Supreme Court Seeks Clarity on Army Officers Empanelment Discrepancy

Army Officers

Observing a discrepancy in the empanelment process of Army officers, the Supreme Court has directed the Centre to provide clarification regarding the procedure for male officers in comparison to their female counterparts.

A bench comprising Chief Justice D Y Chandrachud and Justices J B Pardiwala and Manoj Misra instructed Attorney General R Venkataramani to submit an affidavit elucidating the central government’s stance.

This direction followed senior advocate Huzefa Ahmadi, representing women Army officers, alleging discrimination in the empanelment of female officers. Ahmadi referred to a previous order issued by the apex court on November 3 last year, contending that it mandated the consideration of all women officers evaluated by the earlier special selection board 3B (for promotion to the rank of colonel), barring those already empanelled. He argued that including other empanelled officers would constitute a violation of the directives.

Venkataramani contended that the empanelment concept is rooted in comparative merit among officers from the same batch. He cited a policy document filed by the Union government, asserting that previously empanelled officers were not to be disturbed. However, he emphasized the necessity to benchmark the officers considered by the fresh special selection board with the empanelled officers.

Ahmadi opposed this argument, asserting that a similar procedure was not followed for empanelment of male officers. He argued that male officers under consideration were not assessed alongside the batch of already empanelled officers, which he deemed discriminatory towards women officers.

Taking cognizance of the submissions, the bench directed the AG to file an affidavit and scheduled the matter for hearing on March 11.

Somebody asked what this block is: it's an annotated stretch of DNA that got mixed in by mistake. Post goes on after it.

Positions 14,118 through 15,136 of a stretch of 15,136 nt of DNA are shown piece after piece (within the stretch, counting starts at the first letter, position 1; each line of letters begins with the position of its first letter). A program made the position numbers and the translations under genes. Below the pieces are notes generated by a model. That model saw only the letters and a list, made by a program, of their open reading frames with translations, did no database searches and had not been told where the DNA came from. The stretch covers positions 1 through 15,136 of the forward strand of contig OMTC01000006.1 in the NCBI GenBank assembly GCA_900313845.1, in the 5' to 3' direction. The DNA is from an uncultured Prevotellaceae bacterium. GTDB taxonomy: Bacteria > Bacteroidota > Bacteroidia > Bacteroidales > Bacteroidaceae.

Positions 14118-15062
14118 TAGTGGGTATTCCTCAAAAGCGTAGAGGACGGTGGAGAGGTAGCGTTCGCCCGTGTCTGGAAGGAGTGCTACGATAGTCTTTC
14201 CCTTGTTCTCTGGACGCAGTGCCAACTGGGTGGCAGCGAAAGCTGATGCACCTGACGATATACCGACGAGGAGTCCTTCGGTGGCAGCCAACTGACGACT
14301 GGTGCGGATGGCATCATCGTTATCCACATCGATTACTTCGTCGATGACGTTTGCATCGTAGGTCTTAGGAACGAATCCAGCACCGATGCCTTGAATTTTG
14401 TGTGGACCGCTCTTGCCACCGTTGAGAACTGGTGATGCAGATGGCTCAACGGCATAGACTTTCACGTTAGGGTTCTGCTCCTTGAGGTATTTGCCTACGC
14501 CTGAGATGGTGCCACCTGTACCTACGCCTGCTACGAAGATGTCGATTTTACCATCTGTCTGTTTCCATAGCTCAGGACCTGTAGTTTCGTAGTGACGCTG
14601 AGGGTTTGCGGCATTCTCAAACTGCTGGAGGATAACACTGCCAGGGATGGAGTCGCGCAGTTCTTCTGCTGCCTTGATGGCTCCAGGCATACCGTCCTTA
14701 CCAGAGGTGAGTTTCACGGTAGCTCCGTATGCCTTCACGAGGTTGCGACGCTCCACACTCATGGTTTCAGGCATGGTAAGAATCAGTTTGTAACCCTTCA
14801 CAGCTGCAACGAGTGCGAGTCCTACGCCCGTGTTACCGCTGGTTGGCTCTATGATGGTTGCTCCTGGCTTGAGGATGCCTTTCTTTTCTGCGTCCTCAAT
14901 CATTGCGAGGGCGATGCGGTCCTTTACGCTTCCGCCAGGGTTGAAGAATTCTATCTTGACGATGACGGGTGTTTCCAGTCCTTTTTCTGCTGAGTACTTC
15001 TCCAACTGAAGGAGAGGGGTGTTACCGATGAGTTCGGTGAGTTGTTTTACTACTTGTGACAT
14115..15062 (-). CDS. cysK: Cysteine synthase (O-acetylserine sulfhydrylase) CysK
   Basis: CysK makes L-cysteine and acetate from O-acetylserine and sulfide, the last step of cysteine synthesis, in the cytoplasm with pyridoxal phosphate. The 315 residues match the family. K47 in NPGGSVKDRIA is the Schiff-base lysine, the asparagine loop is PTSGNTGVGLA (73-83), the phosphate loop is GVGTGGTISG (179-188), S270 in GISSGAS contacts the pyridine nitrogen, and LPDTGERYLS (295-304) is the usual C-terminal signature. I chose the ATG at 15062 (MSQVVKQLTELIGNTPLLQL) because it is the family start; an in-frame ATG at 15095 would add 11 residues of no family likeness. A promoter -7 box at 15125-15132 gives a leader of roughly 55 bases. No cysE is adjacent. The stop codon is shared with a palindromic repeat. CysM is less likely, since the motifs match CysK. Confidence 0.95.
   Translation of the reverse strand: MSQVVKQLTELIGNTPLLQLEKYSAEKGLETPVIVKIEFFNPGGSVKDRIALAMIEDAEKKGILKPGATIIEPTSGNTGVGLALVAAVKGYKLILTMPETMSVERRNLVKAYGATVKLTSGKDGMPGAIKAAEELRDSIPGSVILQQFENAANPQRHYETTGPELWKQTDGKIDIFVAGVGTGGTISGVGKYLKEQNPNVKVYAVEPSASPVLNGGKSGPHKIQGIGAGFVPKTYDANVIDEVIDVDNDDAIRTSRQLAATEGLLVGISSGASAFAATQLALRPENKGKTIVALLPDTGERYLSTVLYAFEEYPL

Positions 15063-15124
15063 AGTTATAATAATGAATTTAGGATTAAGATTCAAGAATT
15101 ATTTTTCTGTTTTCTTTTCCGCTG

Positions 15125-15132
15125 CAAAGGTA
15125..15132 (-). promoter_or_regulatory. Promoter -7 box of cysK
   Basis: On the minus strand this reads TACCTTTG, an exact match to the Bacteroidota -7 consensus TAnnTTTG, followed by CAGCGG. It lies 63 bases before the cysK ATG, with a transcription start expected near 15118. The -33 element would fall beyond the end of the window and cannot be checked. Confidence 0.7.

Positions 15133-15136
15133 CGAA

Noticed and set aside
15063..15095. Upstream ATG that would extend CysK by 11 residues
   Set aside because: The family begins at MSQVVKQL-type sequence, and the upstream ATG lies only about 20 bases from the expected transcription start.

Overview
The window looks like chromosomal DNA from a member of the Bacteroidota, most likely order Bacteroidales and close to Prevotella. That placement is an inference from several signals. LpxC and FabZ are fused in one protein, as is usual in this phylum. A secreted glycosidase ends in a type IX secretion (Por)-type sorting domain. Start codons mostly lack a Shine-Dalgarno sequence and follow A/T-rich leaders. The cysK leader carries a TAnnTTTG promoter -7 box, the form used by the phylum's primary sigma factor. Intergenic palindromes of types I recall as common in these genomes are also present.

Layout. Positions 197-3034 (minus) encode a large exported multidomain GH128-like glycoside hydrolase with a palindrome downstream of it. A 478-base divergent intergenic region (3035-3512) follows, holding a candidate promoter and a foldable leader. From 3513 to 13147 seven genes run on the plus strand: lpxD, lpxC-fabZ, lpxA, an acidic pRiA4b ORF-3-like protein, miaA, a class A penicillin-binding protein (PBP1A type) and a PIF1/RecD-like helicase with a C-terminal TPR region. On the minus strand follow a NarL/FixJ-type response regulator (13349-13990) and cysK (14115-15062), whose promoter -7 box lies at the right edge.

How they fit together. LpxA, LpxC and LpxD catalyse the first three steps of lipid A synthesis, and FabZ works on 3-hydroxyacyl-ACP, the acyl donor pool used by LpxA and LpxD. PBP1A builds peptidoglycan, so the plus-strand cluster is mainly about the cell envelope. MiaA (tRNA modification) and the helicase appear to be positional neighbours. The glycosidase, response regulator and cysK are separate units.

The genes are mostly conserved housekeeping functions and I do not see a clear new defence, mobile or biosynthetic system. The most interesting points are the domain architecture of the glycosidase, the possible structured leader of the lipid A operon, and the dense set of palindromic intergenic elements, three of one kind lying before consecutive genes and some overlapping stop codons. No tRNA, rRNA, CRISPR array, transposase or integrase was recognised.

Previously, the top court had criticized the Army’s stance of denying women officers empanelment as colonels as “arbitrary,” directing authorities to reconvene the special selection board promptly for their promotion. The court had condemned efforts to curtail the rightful entitlements of women officers.

The Supreme Court was addressing petitions filed by women officers of the Indian Army who were granted permanent commission but were not empanelled for promotion to the rank of colonel through selection.

The dispute revolves around the evaluation criteria established by the Army for granting permanent commission to women Short Service Commission (SSC) officers, which the top court deemed as systemic discrimination causing economic and psychological harm and an affront to their dignity in 2021.

The apex court deemed the administrative requirement imposed by the Army authorities, benchmarking women SSC officers with the lowest-ranking male officers in the corresponding batch while considering them for PC, as arbitrary and irrational.

In a landmark verdict on February 17, 2020, the Supreme Court directed that women officers in the Army be granted permanent commission, rejecting the Centre’s argument based on “physiological limitations” as rooted in “sex stereotypes” and “gender discrimination against women.”

The court mandated that within three months, all serving SSC women officers be considered for permanent commission, irrespective of completing 14 or 20 years of service.

Subsequently, in another significant verdict on March 17, 2020, the Supreme Court paved the way for granting permanent commission to women officers in the Indian Navy, emphasizing the importance of a level playing field to overcome “histories of discrimination.”

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About the Author: Nunnem Gangte